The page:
mv command tutorial in linux/unix with examples and use cases

linux mv command – move (rename) files or directories.

Linux mv command is used to rename or move a file or directory to another location.


       mv [OPTION]... [-T] SOURCE DEST
       mv [OPTION]... -t DIRECTORY SOURCE...

Rename SOURCE to DEST, or move SOURCE(s) to DIRECTORY.


  • –backup[=CONTROL]
    make a backup of each existing destination file
  • -b
    like –backup but does not accept an argument
  • -f, –force
    do not prompt before overwriting
  • -i, –interactive
    prompt before overwrite
  • -n, –no-clobber
    do not overwrite an existing file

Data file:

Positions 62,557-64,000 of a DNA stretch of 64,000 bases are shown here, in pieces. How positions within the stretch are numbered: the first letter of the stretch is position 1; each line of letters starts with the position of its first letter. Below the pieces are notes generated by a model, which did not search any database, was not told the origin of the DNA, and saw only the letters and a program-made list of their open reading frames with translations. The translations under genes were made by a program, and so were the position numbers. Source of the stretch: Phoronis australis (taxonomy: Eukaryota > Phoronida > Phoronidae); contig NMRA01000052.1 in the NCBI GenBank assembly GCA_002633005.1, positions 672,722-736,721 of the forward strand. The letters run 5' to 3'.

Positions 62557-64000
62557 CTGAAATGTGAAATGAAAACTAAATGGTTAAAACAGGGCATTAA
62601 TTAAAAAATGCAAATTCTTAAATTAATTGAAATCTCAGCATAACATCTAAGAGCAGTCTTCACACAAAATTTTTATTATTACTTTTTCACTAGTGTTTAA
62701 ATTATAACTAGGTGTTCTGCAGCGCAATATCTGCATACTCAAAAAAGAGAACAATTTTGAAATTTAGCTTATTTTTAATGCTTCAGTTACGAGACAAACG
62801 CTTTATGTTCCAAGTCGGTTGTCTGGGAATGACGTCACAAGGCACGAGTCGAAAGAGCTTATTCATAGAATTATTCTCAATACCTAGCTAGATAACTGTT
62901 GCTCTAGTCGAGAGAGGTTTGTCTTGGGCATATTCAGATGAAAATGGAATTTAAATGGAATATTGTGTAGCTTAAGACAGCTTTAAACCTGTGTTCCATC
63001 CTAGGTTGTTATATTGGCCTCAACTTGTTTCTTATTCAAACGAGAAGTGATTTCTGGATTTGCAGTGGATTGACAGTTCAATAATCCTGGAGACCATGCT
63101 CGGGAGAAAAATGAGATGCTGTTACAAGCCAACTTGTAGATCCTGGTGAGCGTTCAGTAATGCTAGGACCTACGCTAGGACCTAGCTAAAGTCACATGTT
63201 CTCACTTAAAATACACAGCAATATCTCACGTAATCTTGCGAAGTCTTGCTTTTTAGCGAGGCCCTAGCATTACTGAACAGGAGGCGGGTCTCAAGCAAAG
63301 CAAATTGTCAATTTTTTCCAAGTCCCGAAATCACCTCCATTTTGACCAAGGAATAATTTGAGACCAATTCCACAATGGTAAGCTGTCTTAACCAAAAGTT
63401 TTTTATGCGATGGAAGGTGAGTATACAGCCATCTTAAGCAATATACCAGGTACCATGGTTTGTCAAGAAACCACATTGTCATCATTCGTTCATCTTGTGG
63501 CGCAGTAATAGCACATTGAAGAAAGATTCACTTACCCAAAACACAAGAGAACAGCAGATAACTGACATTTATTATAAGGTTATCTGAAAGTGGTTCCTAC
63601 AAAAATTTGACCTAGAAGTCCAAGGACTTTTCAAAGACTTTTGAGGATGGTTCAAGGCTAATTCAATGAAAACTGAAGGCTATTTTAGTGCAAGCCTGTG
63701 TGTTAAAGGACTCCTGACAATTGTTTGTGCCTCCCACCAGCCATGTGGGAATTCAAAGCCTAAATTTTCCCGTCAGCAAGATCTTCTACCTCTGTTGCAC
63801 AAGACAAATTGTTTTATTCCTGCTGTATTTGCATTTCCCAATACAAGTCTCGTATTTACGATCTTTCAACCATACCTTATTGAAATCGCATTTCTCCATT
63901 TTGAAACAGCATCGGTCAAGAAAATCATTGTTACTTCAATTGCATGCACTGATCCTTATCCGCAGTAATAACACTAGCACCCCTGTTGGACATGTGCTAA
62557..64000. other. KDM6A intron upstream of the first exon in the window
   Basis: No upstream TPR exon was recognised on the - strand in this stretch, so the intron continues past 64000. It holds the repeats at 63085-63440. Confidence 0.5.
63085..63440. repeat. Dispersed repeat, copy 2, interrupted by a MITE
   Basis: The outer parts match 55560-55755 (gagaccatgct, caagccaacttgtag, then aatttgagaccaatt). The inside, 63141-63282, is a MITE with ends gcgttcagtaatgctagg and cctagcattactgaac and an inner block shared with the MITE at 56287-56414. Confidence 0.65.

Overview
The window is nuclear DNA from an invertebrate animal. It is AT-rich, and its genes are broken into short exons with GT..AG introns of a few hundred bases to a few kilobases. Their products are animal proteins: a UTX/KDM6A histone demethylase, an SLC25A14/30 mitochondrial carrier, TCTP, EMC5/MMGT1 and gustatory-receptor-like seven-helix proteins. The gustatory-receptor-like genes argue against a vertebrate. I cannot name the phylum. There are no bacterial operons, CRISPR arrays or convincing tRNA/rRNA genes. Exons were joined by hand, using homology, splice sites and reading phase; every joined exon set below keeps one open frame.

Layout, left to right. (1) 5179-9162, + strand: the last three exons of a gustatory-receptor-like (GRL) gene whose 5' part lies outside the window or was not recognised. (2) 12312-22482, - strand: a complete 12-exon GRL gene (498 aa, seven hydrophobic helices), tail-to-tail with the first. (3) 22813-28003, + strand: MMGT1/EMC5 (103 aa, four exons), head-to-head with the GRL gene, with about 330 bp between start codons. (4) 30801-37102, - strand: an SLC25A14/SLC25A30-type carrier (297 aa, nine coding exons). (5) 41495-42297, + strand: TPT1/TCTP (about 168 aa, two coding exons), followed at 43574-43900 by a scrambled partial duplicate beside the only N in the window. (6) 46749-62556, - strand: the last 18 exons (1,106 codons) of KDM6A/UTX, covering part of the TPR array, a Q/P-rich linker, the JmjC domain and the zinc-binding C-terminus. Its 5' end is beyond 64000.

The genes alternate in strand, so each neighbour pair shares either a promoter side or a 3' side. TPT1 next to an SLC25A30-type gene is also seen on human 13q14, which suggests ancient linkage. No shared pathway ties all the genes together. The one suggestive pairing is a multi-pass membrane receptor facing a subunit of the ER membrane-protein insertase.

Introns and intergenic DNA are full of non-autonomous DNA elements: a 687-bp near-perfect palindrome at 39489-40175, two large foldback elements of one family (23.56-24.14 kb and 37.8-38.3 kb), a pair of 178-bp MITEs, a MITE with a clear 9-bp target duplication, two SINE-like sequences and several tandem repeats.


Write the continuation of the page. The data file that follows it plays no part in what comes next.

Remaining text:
• –strip-trailing-slashes
    remove any trailing slashes from each SOURCE argument
  • -S, –suffix=SUFFIX
    override the usual backup suffix
  • -t, –target-directory=DIRECTORY
    move all SOURCE arguments into DIRECTORY
  • -T, –no-target-directory
    treat DEST as a normal file
  • -u, –update
    move only when the SOURCE file is newer than the destination file or when the destination file is missing
  • -v, –verbose
    explain what is being done


Rename file or directory

➜ mv file.log fileNew.log

➜ mv dir newDir

Move multiple files

➜ mv access.log file.log newDir


➜ mv *.log newDir

Move overwriting without asking (force)

➜ mv -f file.log newDir

Interactive mode move overwrite files and backup original files

If the target file does not exist, it will be created. If the target file exists, a warning will be prompted. Enter “Y” to back up the original file and overwrite it.

➜ mv -bi file.log newDir


➜ mv -biS ~ file.log newDir

Move all files and folders in the current directory

➜ mv * /tmp

move just files

➜ find . -type f -exec mv {} /tmp \;

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